In spite of the differences between the two composers, however, Rachmaninov and Scriabin retain a number of similarities. Their compositions both draw and build upon previous Russian music and contain a great number of religious, especially mystical, undertones and philosophical influences. In this, they are both examples of the musical currents in Russia during the Silver Age.

Like music, poetry remained an important conduit for self-expression during the Silver Age, just as it had during earlier periods of Russian history. However, also like music, poetry took on a distinctly different flavor during the Silver Age. The poetry of the acmeist school, which favored a principled clarity, simplicity, and personal theme to poetry, for instance, focused on subjects such as “love, beauty, and sadness.”11 The first published work of Anna Akhmatova, one of the most preeminent of the acmeist poets, for example, “reads like an intimate diary of a woman in love.”12 Consonant with the acmeist focus on simplicity and individuality, “Akhmatova speaks about simple earthly happiness and about simple intimate and personal sorrow.”13 Like Russian music of the Silver Age, and in great contradistinction to earlier ages, poetry of the period reveled in the sentimental, the emotional, the sensual, and above all else the personal.

Though each of the great figures of the Silver Age of Russian culture is unique in a variety of ways and different from his or her contemporaries in style, approach, and interest, there are a number of features which bind all of the great artists, poets, composers, and other cultural creators of the Silver Age together and which allow them to constitute a single and important age in Russian culture. The Russian cultural Silver Age is characterized by both a radical departure from previous currents in Russian culture and a remarkable continuity with previous themes. The Silver Age perhaps stands out most especially for the vibrant creative spirit that ran throughout the arts and for the focus on intimacy, personality, and the individual. When the Silver Age finally ended with the rise of the Bolsheviks to power in 1918, a period of great cultural growth and exploration closed on a terrible note that, with its consistent undertones of foreboding, it perhaps expected all along.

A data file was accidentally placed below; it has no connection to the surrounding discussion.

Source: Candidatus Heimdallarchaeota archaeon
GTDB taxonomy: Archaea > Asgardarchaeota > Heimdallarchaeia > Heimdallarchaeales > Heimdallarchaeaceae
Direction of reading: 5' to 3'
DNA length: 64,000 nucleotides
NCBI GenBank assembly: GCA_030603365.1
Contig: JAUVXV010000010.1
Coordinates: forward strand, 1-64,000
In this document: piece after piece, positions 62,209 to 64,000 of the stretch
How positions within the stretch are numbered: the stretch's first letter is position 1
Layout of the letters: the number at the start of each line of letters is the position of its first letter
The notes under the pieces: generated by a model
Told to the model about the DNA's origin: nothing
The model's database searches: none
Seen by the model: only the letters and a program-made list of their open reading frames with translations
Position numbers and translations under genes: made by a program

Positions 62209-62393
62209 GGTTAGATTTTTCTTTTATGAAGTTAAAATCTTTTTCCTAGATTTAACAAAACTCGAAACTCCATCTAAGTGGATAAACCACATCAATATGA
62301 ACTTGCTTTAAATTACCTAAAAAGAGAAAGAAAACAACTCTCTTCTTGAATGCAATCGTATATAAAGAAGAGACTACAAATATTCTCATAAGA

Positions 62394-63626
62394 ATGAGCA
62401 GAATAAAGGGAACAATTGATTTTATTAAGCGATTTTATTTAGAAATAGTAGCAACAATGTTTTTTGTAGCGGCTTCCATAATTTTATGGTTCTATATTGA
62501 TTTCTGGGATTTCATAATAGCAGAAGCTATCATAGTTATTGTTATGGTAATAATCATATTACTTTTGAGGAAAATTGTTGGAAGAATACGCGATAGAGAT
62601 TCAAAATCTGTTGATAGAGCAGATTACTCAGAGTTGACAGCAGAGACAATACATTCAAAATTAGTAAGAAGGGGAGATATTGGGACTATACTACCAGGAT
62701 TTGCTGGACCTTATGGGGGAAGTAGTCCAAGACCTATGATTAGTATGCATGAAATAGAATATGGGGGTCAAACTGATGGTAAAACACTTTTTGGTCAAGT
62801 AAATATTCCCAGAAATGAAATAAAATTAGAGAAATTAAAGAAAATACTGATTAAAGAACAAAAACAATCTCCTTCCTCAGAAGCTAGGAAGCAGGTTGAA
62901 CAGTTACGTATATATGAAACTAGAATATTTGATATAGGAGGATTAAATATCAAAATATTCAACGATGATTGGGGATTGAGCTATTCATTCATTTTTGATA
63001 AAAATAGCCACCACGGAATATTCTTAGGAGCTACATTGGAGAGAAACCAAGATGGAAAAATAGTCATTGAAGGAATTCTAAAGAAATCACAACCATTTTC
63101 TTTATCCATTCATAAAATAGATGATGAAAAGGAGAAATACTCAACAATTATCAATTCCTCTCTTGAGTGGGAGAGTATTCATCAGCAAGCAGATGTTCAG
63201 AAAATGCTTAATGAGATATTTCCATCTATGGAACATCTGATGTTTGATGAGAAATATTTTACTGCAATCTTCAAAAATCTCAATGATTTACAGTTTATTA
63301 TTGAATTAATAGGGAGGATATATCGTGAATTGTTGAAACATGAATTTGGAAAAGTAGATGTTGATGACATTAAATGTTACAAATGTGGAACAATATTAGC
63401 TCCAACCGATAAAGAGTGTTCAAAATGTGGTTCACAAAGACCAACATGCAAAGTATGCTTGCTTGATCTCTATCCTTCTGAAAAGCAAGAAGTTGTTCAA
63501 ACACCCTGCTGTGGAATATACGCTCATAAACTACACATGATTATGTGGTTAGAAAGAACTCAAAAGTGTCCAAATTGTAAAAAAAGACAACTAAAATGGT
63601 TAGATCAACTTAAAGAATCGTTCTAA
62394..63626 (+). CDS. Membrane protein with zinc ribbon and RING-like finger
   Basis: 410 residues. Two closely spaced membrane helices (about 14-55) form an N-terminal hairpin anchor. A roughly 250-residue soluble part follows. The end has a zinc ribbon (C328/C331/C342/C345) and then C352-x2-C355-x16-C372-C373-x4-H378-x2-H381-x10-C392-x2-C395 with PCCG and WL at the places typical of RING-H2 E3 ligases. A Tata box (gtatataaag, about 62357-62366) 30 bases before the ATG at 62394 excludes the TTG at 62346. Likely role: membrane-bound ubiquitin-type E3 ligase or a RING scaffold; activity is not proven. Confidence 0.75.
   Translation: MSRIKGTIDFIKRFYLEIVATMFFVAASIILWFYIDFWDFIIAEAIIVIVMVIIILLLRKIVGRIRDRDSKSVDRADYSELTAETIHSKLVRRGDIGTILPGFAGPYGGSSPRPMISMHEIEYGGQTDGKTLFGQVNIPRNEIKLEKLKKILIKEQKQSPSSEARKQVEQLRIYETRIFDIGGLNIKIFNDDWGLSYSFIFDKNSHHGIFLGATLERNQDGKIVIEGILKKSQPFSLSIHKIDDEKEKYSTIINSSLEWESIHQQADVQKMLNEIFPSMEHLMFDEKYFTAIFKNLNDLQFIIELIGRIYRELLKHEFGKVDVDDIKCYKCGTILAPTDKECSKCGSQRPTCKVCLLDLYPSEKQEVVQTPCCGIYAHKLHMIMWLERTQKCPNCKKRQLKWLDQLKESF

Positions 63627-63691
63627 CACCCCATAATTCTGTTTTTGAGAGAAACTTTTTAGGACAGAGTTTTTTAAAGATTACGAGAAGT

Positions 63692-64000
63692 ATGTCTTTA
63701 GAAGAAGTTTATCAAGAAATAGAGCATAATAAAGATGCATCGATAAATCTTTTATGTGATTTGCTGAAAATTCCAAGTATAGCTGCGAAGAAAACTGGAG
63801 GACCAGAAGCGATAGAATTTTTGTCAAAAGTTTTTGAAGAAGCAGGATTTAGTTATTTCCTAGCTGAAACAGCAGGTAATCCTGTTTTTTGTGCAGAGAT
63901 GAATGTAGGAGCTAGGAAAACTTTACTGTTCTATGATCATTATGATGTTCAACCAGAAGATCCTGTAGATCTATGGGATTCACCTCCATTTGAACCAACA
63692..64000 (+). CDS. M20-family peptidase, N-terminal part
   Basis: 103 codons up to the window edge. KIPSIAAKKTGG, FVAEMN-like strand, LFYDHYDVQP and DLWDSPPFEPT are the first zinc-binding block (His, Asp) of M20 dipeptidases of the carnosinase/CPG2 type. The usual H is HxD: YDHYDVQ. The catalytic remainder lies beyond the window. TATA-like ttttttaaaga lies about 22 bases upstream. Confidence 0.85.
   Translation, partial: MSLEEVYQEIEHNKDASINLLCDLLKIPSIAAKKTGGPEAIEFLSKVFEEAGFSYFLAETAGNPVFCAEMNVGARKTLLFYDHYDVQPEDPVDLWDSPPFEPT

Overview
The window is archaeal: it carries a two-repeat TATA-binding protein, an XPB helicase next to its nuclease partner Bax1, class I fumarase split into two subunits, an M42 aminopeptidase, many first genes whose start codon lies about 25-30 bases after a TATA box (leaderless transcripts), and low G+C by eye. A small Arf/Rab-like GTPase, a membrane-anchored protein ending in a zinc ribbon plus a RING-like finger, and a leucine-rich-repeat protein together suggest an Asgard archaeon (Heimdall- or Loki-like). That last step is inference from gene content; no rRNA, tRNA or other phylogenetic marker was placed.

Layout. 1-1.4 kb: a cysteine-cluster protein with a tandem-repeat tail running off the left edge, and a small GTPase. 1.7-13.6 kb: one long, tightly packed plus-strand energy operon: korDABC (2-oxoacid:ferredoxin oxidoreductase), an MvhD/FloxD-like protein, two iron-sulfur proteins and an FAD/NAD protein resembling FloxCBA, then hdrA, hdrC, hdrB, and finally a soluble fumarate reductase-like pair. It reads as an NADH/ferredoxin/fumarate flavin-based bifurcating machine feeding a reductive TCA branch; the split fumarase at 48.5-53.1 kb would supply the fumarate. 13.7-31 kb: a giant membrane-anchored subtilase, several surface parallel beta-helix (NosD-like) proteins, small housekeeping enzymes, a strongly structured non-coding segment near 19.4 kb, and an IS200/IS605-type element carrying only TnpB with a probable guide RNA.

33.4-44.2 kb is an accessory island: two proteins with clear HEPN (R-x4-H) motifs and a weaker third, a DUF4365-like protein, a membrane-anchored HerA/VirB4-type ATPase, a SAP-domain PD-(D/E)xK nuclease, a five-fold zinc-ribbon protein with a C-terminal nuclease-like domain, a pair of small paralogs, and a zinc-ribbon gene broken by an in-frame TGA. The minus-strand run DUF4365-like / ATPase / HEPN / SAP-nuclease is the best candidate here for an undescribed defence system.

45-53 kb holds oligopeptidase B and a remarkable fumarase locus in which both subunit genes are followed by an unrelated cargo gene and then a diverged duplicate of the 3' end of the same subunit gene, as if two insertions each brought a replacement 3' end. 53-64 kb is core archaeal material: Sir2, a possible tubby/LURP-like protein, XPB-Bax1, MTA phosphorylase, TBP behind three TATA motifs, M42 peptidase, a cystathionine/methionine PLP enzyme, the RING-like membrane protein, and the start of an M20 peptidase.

Notes
1 Nicholas V. Riasanovsky and Mark D. Steinberg, A History of Russia (New York: Oxford University Press, 2011), 450.

2 Michelle Potter, “Mir iskusstva: Serge Diaghilev’s Art Journal,” National Library of Australia News Vol. 15 No. 10 (July 2005): 4, accessed 11 March 2012, http://www.nla.gov.au/pub/nlanews/2005/jul05/

3 Riasanovsky and Steinberg, 450.

4 James Johnson Sweeney, Marc Chagall (Manchester: Ayer Publishing, 1969), 7.

5 Riasanovsky and Steinberg, 456.

6 Sotheby’s 2008 Financial Highlights ~ Sales of $5.3 Billion in a Down Year,” Art Knowledge News, accessed 11 March 2012, http://www.artknowledgenews.com/Sothebys_2008_Financial_Highlights.html

7 Riasanovsky and Steinberg, 453.

8 Ibid., 454.

9 Ivan Moody, “Rachmaninov: The Divine Liturgy of St. John Chrysostom,” Hyperion Records, accessed 11 March 2012, http://www.hyperion-records.co.uk/al.asp?al=CDH55318

10 Riasanovsky and Steinberg, 454.

11 Ibid., 451.

12 Leonid I. Strakhovsky, “Anna Akhmatova—Poetess of Tragic Love,” American Slavic and Eastern European Review Vol. 6 No. 1/2 (May, 1947): 2.

13 Ibid.
References
 
Moody, Ivan. “Rachmaninov: The Divine Liturgy of St. John Chrysostom.” Hyperion Records. Accessed 11 March 2012. http://www.hyperion-records.co.uk/al.asp?al=CDH55318
Potter, Michelle. “Mir iskusstva: Serge Diaghilev’s Art Journal.” National Library of Australia News Volume 15 Number 10 (July 2005): 3-6. Accessed 11 March 2012. http://www.nla.gov.au/pub/nlanews/2005/jul05/
Riasanovsky, Nicholas V. and Mark D. Steinberg. A History of Russia. New York: Oxford University Press, 2011.
Sotheby’s 2008 Financial Highlights ~ Sales of $5.3 Billion in a Down Year.” Art Knowledge News. Accessed 11 March 2012. http://www.artknowledgenews.com/Sothebys_2008_Financial_Highlights.html
Strakhovsky, Leonid I. “Anna Akhmatova—Poetess of Tragic Love.” American Slavic and Eastern European Review Volume 6 Number 1/2 (May, 1947): 1-18.
Sweeney, James Johnson. Marc Chagall. Manchester: Ayer Publishing, 1969.